1. Tidal Basin
Cliche, yes. But the majority of the cherry trees can be found here along the 1.8 mile long Tidal basin. Let’s break that down.
Shooting the Japanese pagoda – Near the FDR memorial is the Japanese pagoda sculpture, a monument of historic significance. You can shoot the Jefferson Memorial and Washington Memorial in the background from there. You can also get 180 degree views of the trees from the steps of the Jefferson Memorial. This shot can capture paddlers in water also.
The official Japanese lantern in located at the Independence Avenue just after the bridge. This is where you can get many shots of the oldest trees sweeping the water.
Most of the cherry blossoms at the Tidal Basin are Higan cherry trees or weeping cherries.
Here’s a list of places where you can find different types of cherry trees in Washington DC – Where to find cherry tree varieties in Washington DC.
2. National Mall
The Lincoln Memorial reflecting pool is famous through photographs. Check out the frames near the World War II memorial also if in the vicinity. The Washington Monument has many flaming purple trees which are not cherry trees, but look gorgeous all the same.
3. Parks along the Potomac
The East and West Potomac Parks are the all-time favourites for cherry blossom photos. This is mainly because there are many types of trees to capture here. The quiet Haines Park offers secluded photography opportunities.
There are also a few lots of Yoshinos on the west side of the Capitol Hill and the Upper and Lower Senate Park.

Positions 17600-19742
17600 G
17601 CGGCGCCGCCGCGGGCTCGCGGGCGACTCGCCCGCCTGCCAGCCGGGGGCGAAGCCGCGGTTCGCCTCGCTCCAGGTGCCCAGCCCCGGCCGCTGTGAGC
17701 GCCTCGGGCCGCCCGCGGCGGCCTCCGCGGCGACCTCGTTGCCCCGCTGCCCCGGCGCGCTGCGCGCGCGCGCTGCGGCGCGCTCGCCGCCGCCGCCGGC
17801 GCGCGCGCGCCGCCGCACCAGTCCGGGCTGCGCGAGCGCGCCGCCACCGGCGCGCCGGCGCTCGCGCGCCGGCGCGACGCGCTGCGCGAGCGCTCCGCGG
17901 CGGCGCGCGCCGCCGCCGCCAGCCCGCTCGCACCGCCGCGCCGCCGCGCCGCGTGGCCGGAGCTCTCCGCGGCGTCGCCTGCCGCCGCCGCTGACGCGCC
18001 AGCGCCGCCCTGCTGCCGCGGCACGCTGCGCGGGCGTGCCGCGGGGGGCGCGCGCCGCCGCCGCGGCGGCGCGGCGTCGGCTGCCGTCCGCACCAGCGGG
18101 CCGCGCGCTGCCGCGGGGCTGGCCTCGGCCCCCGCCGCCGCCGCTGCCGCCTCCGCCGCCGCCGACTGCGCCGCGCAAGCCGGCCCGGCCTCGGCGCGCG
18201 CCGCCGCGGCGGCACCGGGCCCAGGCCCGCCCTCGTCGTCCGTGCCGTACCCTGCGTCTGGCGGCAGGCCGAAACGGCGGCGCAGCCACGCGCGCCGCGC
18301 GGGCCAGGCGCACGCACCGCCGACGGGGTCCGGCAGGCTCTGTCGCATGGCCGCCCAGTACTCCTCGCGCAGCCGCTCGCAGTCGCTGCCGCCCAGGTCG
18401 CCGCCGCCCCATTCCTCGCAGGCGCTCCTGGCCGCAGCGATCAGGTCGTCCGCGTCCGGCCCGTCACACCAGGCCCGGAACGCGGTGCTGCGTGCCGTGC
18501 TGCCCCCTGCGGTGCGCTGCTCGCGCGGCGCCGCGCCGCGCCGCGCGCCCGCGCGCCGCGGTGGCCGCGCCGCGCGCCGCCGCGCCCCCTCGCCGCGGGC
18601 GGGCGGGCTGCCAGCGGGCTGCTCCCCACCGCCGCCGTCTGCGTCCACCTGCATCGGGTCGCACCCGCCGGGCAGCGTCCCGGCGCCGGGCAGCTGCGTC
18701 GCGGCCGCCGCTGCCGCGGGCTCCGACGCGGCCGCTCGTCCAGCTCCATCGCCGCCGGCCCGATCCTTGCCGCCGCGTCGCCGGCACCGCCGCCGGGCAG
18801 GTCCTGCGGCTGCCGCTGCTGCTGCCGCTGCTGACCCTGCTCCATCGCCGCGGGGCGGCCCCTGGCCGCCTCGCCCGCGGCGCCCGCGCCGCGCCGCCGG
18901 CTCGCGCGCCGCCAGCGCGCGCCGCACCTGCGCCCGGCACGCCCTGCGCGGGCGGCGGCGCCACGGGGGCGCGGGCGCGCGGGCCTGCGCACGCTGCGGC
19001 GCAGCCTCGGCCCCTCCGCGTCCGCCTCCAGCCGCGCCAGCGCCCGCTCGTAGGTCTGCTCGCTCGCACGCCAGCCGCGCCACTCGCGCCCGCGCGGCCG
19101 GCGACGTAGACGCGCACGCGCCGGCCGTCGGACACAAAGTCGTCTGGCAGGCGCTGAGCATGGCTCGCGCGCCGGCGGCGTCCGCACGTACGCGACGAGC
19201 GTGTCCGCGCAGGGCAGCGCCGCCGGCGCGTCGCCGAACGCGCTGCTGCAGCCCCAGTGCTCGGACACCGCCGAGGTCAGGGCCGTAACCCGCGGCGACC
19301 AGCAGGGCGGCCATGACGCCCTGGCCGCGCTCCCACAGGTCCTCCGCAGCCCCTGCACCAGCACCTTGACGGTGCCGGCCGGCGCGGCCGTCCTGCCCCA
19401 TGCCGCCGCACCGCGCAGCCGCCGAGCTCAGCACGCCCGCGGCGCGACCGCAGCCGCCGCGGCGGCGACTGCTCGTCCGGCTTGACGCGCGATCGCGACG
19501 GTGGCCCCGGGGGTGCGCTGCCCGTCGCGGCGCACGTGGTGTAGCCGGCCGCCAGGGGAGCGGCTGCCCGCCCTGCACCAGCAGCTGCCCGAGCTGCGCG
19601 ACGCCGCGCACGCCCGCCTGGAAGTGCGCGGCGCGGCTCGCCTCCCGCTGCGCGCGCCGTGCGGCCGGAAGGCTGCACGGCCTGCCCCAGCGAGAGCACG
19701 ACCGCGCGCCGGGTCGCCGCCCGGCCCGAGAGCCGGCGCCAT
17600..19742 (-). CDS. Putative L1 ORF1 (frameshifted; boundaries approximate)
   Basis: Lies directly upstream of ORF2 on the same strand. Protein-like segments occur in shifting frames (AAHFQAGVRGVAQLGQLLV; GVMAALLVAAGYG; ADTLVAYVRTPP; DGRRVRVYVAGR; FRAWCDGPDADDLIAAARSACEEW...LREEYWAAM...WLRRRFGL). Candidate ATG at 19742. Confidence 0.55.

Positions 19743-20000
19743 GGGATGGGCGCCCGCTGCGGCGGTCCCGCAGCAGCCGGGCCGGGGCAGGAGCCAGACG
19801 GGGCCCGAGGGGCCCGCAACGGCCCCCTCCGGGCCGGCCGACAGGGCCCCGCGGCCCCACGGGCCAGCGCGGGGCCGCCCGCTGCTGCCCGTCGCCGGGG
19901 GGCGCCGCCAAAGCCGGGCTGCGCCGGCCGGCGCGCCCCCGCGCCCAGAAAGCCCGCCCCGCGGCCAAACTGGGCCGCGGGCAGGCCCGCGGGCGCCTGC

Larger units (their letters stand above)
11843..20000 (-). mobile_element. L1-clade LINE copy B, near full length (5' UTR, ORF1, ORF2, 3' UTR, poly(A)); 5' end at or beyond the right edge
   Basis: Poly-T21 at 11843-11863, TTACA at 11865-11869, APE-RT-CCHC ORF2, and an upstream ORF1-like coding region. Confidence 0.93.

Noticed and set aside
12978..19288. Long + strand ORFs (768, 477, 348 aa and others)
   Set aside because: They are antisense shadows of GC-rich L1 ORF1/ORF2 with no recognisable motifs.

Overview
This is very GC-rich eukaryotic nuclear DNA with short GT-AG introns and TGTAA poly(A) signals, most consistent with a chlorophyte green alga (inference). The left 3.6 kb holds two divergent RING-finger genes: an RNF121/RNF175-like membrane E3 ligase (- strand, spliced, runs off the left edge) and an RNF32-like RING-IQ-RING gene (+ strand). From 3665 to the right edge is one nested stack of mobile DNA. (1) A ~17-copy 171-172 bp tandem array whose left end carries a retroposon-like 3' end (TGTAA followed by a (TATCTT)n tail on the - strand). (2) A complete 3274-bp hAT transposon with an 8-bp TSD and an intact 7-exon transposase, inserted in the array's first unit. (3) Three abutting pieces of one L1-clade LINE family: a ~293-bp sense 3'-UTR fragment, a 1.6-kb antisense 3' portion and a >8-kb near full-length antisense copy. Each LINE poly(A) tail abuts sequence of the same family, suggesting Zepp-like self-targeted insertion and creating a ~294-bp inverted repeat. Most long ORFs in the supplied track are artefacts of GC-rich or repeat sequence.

4. Japanese American Memorial – If you want a couple of closed and marked out spots of the bloom, then check out the Japanese American Memorial to patriotism during World War II.
5. National Arboretum – The National Arboretum is also one of those good cherry blossom locations where you can see a huge variety of Sakura trees cultivated for research. It isn’t very crowded and also has a host of magnolia trees that resemble the blossoms.
6. Arlington Cemetery – The Arlington Cemetery also has a good canopy of cherry trees ascending across martyr graves. These tend to bloom after the main bloom at the Tidal Basin.
7. Dumbarton Oak Park – Georgetown’s Dumbarton Oak Park also has some very neatly manicured blossoms, but lies a little outside DC mainland. Entry to the park is not free and have restrictions on carrying cameras.
8. Brookside Gardens – This garden has a lush Japanese garden with a handful of cherry trees that make for good cherry blossom photos against its neat green lawns.
Towns of Bethesda (Kenwood) and Alexandria also present picturesque settings, but more so in their residential neighborhoods. Other cherry blossom locations are the Faxhall Village in Georgetown and many other residential complexes around the town of Bethesda.
All you need to know about the cherry blossoms of Washington DC and the National Cherry Blossom Festival – In our comprehensive guide right here!
Or check out our video guide on our YouTube channel: